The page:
Why Conservative Women Report Being the Happiest—and How You Can Be, Too | Opinion

The share of American men and women who are married today is at a record low: 45 percent. That's one of the headlines emerging from the 2022 American Family Survey (AFS), out this week from YouGov and the Deseret News.

You may think this is good news, especially if you take your marching orders from the academy or the media. We're inundated with articles about how marriage is an outdated institution, a relic of a patriarchal past. A 2019 article in the Atlantic sought to inform readers of "What you gain when you lose a spouse," while the New York Times explored an America "Beyond Marriage." A recent story in Bloomberg assured us that "women who stay single and don't have kids are getting richer" than their peers who are married with children, leaving them free to enjoy a "deep sense of satisfaction" from their jobs, relish the "financial freedoms" that come with being single and child-free, and spend their disposable income flying around the world. As one woman put it, "I love my life and feel very fulfilled."

The clear takeaway for women here is simple: Marriage and parenthood will hold you back. The real path to prosperity and happiness runs away from the family—at least for today's women.

But there's just one problem with this kind of anti-nuptial and anti-natalist reporting: It's completely false. In fact, the Bloomberg story is based on data derived only from single Americans, meaning there is no basis for comparison with married women. And indeed, reality tells a different story.

Take prosperity. Guess who is more financially prosperous—married moms or childless single women?

happily married couple
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Married mothers. Married mothers ages 18-55 have a mean household income of $133,000, compared to $79,000 for childless, single woman 18-55, according to data from the U.S. Census' American Community Survey.

And guess who is happiest?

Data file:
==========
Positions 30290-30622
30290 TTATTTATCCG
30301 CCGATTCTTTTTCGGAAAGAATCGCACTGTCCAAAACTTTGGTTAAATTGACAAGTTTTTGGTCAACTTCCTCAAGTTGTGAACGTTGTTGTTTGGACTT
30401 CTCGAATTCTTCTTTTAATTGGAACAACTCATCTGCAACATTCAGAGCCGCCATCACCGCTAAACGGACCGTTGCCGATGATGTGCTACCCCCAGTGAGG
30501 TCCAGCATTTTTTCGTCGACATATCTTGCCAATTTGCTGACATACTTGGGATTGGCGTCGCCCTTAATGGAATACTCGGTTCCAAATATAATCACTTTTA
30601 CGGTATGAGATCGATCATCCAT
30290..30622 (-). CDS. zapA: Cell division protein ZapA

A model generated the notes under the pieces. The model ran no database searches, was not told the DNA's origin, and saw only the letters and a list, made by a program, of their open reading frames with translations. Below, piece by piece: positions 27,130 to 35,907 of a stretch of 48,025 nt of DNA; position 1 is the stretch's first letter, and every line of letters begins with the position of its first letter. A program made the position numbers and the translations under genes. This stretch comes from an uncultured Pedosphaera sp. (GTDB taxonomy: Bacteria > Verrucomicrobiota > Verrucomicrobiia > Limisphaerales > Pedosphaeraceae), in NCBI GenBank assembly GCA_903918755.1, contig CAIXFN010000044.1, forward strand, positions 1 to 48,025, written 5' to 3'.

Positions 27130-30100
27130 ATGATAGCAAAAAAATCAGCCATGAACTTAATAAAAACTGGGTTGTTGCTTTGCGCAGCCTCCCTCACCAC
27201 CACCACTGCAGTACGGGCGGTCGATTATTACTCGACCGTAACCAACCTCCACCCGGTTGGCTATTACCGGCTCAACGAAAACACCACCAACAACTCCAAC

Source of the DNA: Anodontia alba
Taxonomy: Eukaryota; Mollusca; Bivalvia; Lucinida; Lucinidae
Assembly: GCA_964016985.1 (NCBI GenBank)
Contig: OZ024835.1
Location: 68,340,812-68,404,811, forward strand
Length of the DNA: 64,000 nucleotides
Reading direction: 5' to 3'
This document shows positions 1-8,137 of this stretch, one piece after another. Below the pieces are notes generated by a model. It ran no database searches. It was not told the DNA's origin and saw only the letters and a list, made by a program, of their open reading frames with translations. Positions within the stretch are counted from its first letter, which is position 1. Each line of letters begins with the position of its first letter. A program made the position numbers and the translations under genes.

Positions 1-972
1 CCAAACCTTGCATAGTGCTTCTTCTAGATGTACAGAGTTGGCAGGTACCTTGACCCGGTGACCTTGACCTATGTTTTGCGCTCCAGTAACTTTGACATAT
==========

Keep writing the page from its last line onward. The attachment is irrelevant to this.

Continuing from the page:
Again, married mothers: Thirty-three percent of married mothers ages 18-55 say they are "completely satisfied" with their lives, compared to 15 percent of childless women 18-55, according to the American Family Survey (for which I serve as an academic advisor).

What's more, single, childless women are about 60 percent more likely to report feelings of loneliness compared to married mothers.

If you're not the kind of person who makes the media your Bible, none of this will surprise you. Living for ourselves and our jobs is a dead end for most of us, whether we are a man or a woman—something that's pretty obvious to most people.

Meanwhile, giving of ourselves to others, especially to our spouse, kids, and community, is the path most conducive to a meaningful and generally happy life. And because marriage allows couples to pool income and assets and enjoy economies of scale, it also leads to a heck of lot more prosperity for the average Joe and Jane. In fact, a recent Wall Street Journal story reported that the marriage premium in assets is growing by leaps and bounds, such that "median net worth of married couples 25 to 34 years old was nearly nine times as much as the median net worth of single households in 2019."

You have to be mighty high in the economic quartiles to be single and prosperous.

All this may explain another fascinating finding in the new American Family Survey. Guess which group of women ages 18-55 are the happiest? Conservative women.

It turns out they enjoy a 15 percentage-point advantage over liberal women in being "completely satisfied" with their lives. 31 percent of conservative women in this age group are completely satisfied with their lives, versus 16 percent of liberal women. And this advantage can largely be explained by the fact that conservative women are 26 percentage points more likely to be married and 24 percentage points more likely to be happy with their family life.

In other words, it seems that the happiest women in America today are those least likely to be following the profoundly self-centered and anti-family catechism of our ruling class.

So, if you wish to be a happy and prosperous woman, don't listen to the me-first Gospel proclaimed by our ruling class that encourages you to delay marriage—or even to toss it aside altogether. Instead, be open to the gifts of marriage and children and look for opportunities to embrace family life as a key part of a rich and meaningful life. Therein lies the better path to a more prosperous and happy future for today's women.

Brad Wilcox, a professor of sociology at the University of Virginia, is the Future of Freedom Fellow at the Institute for Family Studies and a nonresident scholar at the American Enterprise Institute. Alysse ElHage is the editor of Family Studies.

The views expressed in this article are the writers' own.